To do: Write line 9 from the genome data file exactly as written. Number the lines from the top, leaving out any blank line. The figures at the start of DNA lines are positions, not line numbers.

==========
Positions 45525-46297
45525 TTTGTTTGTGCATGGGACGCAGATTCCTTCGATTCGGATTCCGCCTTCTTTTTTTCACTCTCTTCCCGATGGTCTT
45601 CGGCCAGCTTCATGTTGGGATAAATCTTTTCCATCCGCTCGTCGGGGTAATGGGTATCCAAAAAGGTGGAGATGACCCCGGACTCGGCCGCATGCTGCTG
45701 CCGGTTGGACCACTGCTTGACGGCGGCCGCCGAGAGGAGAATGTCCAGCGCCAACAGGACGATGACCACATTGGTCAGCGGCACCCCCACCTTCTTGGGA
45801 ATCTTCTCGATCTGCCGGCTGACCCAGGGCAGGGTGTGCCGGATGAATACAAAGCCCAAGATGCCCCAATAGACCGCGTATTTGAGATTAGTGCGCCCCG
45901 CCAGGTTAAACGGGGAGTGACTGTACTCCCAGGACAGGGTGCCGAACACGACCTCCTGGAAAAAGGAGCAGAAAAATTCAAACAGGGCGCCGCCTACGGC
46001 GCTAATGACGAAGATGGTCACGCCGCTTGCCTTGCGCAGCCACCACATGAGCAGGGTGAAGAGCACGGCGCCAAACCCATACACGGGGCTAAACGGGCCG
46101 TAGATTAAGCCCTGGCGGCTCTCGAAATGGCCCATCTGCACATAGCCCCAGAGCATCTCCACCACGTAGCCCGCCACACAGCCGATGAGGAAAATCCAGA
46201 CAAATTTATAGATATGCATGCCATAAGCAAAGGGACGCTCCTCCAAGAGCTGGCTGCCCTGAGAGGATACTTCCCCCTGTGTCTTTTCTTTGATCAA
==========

46201 CAAATTTATAGATATGCATGCCATAAGCAAAGGGACGCTCCTCCAAGAGCTGGCTGCCCTGAGAGGATACTTCCCCCTGTGTCTTTTCTTTGATCAA